French At Almost 40…

Let me begin by acknowledging that learning a foreign language, once you have made it past that magical stage as a child when your brain greedily laps up languages like an illicit pre-dinner bowl of chocolate pudding, sucks.  Why? Because of the crappy “free gifts with purchase” of impatience, fatigue, and the paralysis inducing need to know “why,” that come with being an adult.  Kids don’t require a mind bending explanation of the subtleties of the subjunctive mood.  We do.

It doesn’t help that attempting to learn a language as an adult is often dismissed as a luxury or a fool’s errand.  If I had a Euro for every time someone incredulously asked, “why” or “is your office requiring that now,” after I inform them I’m taking French lessons,  I’d be the proud owner of my own pied `a terre in Paris. Despite this reality, there is nothing I hate more than having my goals scoffed at, particularly by those who probably never had the stones to even try to learn a language as an adult.

It is with that mindset that I began my odyssey to “apprendre le francais” in my 30s.  I started 7 years ago by signing up for a “Beginning French Conversation” class at the local junior college.  Going to a JC, after having completed my undergraduate education and law school, felt more like a wrong turn at a continuation high school than an institute of higher learning.  My class was a rag tag mix of adult Francophiles and those who either registered too late for the class they really wanted, or simply had to sign up for something as a condition of their probation.  Our professor, whom we simply called “Madame,” was exactly the kind hearted and patient soul that one would expect to find teaching death row inmates life skills.  Despite the fear that my class would at any time erupt into a violent mutiny, I hung on, and even enrolled in French 1, for the college bound. Sadly, I ended up dropping that class within a couple weeks, having realized I had just vigorously cross examined the guy sitting 2 desks away from me in a terrorist threats and assault with a deadly weapon case.  Gulp.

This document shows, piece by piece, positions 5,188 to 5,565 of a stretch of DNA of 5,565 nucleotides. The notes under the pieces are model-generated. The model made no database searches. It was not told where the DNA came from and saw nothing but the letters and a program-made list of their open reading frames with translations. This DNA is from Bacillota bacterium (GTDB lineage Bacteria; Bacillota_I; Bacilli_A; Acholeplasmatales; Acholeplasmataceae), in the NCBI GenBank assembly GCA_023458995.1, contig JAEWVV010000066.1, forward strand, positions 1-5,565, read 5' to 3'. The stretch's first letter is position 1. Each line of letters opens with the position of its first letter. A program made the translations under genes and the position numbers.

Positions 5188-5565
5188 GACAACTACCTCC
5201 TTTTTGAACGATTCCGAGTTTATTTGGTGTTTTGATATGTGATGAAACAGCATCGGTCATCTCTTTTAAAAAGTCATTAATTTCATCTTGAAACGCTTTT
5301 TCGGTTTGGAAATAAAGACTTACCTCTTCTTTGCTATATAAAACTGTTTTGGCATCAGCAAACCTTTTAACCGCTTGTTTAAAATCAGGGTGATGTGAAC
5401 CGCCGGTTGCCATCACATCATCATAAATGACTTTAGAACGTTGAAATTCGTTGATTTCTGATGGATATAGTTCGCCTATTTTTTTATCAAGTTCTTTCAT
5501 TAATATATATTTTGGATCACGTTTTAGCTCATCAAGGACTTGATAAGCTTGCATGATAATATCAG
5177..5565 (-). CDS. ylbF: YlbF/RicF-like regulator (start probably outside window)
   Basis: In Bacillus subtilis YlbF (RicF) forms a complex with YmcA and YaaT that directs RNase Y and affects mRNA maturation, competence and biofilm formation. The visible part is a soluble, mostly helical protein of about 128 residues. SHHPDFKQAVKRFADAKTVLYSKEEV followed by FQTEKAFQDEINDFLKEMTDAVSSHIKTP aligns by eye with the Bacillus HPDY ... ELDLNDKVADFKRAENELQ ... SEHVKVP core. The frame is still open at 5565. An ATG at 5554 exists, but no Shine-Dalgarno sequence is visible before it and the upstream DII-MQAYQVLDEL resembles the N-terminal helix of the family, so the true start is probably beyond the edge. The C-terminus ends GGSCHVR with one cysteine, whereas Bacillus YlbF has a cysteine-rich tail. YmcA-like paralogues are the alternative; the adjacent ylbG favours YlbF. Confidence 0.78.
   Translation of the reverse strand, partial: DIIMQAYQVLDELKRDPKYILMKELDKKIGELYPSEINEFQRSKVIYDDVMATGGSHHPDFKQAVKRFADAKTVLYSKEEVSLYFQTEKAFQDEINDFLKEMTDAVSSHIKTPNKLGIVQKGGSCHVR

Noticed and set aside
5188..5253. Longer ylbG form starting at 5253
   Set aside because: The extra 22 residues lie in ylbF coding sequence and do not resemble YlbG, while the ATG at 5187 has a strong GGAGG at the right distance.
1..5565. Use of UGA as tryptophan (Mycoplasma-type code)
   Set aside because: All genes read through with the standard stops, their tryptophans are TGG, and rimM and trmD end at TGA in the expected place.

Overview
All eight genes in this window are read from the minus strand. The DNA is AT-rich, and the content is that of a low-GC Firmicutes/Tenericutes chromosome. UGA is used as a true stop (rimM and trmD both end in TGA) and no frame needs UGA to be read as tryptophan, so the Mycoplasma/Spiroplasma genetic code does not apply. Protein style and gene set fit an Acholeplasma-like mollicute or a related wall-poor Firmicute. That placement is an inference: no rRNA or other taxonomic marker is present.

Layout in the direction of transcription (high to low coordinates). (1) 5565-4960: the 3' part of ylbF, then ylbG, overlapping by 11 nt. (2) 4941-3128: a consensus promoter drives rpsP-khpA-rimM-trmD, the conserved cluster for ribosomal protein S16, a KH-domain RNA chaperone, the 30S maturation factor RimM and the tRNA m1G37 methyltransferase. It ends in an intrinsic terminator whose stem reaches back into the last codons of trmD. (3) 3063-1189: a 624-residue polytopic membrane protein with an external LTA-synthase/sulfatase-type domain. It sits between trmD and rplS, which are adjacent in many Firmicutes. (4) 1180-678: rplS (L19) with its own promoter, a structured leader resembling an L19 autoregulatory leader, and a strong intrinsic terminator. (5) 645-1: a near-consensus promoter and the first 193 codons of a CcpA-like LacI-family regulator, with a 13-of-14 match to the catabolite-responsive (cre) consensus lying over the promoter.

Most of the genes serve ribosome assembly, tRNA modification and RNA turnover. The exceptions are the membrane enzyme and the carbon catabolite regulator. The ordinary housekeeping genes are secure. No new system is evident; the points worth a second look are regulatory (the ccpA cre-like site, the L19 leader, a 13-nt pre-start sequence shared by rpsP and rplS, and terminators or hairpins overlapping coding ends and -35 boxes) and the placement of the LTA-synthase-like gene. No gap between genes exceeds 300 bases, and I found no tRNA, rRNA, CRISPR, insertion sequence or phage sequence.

Here lies the body of a woman who dares to learn French in her 30s...

Here lies the body of a woman who dares to learn French at almost 40…

With a renewed commitment to my personal safety, I realized if I wanted to be serious about my French, I’d have to take more drastic measures.  That’s how I found myself at the  Alliance Francaise de San Francisco.  Charmed by the impressive class list, the certainty that the expense would weed out those “lacking in commitment,” the tres Parisien underground cafe, and the decidedly Euro feel, I enthusiastically said, “Oui.” In the 70 Saturdays that I spent at AFSF, my French improved by leaps and bounds.  Between the San Francisco city-chic and being surrounded by others who nerd out like me to most things French, I was in utter bliss.  But, with my heart leading me North, to The Ranch and My Beloved, I knew that my quest for French fluency would require me to be “plus debrouillarde.”